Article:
The shock wave produced by the interaction of the solar wind with the Earth's magnetosphere. (See text and figure 76.)
A collisional shock wave in front of the magnetosphere arising from the interaction of the supersonic solar wind with earth's magnetic field.
a shock wave located where incoming solar wind meets a planet's magnetosphere, or magnetic bubble
a sharp front formed in the solar wind ahead of the magnetosphere, marked by a sudden slowing-down of the flow near Earth. It is quite similar to the shock forming ahead of the wing of a supersonic airplane. After passing near Earth, the slowed-down flow gains speed again, to the same value as the surrounding solar wind.
The boundary between the undisturbed solar wind and the region being deflected around the planet or comet
A bow shock is a supersonic shock wave that is formed as the solar wind interacts with the outermost layer of a planet's magnetosphere (or a highly conducting ionosphere). At this boundary onthe sun-ward side, the solar wind plasma is deflected around the planet and is slowed to subsonic speed by the planet's magnetic field.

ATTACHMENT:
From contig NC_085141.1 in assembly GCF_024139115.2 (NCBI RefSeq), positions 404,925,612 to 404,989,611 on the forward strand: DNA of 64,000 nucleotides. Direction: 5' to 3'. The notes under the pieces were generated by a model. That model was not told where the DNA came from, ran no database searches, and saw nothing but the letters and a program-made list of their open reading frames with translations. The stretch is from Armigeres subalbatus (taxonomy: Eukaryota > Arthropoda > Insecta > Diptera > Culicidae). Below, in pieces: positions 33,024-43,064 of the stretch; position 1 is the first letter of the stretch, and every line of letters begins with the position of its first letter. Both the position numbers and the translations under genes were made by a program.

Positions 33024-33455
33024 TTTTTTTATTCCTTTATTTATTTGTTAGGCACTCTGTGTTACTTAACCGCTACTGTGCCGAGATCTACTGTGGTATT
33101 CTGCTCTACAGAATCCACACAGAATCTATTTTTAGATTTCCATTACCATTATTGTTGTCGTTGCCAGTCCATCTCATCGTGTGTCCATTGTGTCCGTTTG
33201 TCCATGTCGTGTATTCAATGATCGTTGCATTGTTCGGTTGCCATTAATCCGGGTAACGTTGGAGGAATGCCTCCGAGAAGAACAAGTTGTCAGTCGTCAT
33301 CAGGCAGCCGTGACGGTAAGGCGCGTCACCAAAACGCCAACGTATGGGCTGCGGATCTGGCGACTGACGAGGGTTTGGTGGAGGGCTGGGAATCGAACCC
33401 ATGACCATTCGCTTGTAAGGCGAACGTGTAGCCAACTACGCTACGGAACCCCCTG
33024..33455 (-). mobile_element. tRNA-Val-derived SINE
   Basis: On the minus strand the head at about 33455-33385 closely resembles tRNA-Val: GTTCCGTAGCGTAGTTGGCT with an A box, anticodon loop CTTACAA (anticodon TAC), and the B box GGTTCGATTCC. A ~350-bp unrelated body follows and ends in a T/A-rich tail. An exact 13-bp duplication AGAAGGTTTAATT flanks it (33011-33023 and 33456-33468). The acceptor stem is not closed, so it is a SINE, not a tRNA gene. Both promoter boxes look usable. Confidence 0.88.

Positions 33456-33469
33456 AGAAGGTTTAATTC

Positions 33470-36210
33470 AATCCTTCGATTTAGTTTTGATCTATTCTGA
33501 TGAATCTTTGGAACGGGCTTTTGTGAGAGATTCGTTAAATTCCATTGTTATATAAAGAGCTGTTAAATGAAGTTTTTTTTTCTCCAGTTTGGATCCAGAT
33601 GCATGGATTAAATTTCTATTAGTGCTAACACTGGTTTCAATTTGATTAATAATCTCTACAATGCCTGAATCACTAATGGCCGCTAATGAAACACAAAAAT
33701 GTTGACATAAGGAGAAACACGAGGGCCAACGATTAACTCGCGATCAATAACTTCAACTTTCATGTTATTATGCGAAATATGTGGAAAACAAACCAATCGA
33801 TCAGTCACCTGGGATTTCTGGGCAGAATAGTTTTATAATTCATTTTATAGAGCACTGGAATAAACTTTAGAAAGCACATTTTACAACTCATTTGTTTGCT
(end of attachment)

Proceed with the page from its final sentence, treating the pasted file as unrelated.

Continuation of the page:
The shock wave that flanks the magnetosphere on the day side. It causes the solar wind flow to slow down and flow around the magnetosphere.
The outermost part of a planetary magnetosphere; the place where the supersonic flow of the solar wind is slowed to subsonic speed by the planetary magnetic field.
In a planetary magnetosphere, the bow shock is the boundary at which the solar wind abruptly drops as a result of its approach to the magnetopause. The best-studied example of a bow shock is that occurring where the solar wind encounters the Earth's magnetopause, although bow shocks occur around all planets. The Earth's bow shock is about 100-1000 km thick and located about 90,000 km from the Earth.